Exciting news readers: it’s my 50th post here on Expat Panda! The site has grown exponentially, well beyond anything I imagined and I’m so thrilled with the feedback I have received in response to my writing. I must confess that I was pretty indecisive as to what the topic for my 50th post would be but I settled on the topic of friendship- something we all either want, have or need. I think friendship is especially important when you move abroad but equally important are the types of friendships you make.
Growing up in relatively conservative community meant that all the people I went to high school were of the same culture, race and religion as my family. We all lived in close proximity to each other, ate similar dishes for supper every night and watched the same movies every weekend. Don’t get me wrong, I do treasure the two friends I have kept in touch with over a decade after we all completed high school. But for the most part, I was so BORED in high school.
Upon entering university in South Africa, it was like I had entered a whole new world and I met so many people from different races, cultures, religions and countries. It was amazing! When I moved abroad, this experience was magnified about a 100 times. I hardly ever meet people from my country of origin never mind the same culture as I am. And you know what? I love it!
Strength lies in our differences not in our similarities.
With the help of my favourite actor, let’s look at some of the things you may experience when you’re lucky enough to have a friend from another culture or country:
Your knowledge base will increase
When you guys first meet, you will be in awe of all the things they do, full of questions and eager to understand their way of life. Why are you wearing that scarf? What is that red dot on your forehead? What language do you speak at home?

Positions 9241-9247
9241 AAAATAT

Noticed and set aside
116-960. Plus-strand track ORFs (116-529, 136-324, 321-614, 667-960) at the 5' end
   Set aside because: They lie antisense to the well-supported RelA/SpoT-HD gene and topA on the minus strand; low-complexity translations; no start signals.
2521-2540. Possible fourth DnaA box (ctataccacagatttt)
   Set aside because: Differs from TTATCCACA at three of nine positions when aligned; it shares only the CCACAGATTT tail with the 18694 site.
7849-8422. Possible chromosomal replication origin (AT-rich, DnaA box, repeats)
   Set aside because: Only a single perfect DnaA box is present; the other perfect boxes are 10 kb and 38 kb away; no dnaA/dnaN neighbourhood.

In this way, you will discover that having friends from different countries or cultures means you have a lot of differences. The key to a good friendship is respect. Of course they have an absolutely different culture, norms, and ethics and that is okay as long as you have respect for all of it.
Although some things may be weird and nonsensical and you may disagree with aspects of their culture, you will learn a lot. Oh and once you figure that you can accept their culture without agreeing about it, your friendship will be indestructible.
You may even discover how much you have in common. Sharing music, books and TV shows with each other helps you get to know one another. It makes the world seem smaller when you know that people on the other side of the world also love Gilmore Girls and Jude Law. It also makes the world seem smaller when talking about politics and what is happening in the world. Instead of getting just one conformist opinion on an issue, you can gain a completely different perspective.
Sometimes you will be spoken to in another language
If your bestie speaks to you in her second language, chances are that there will be many instances where you’re spoken to in her first language. From Czech idioms courtesy of Bee to the wedding of a friend I attended in Zimbabwe where the entire ceremony was in Shona (don’t understand a word of it), your exposure to another language will most certainly increase. There are few things more cultured than being able to speak several languages. Although it may not be realistic to become completely fluent entirely, you can always get some inside info on phrases and expressions.
Bonus if you adopt some phrases in their language and it becomes part of your vocabulary! Side note: I can only pronounce about two Czech words and Bee just shakes her head and calls me “cute” when I say them incorrectly.
Food, food, glorious food.
New cultures means NEW CUISINE. It could go 50/50- either you hate it (I am still not a fan of Korean kimchi) or you love it (I can’t remember which friend got me into dosa’s but it started off an addiction!). Sometimes you find similarities in the things you grew up eating (I didn’t know that dumplings are synonymous with so many cultures) or its completely different to anything you have ever tasted.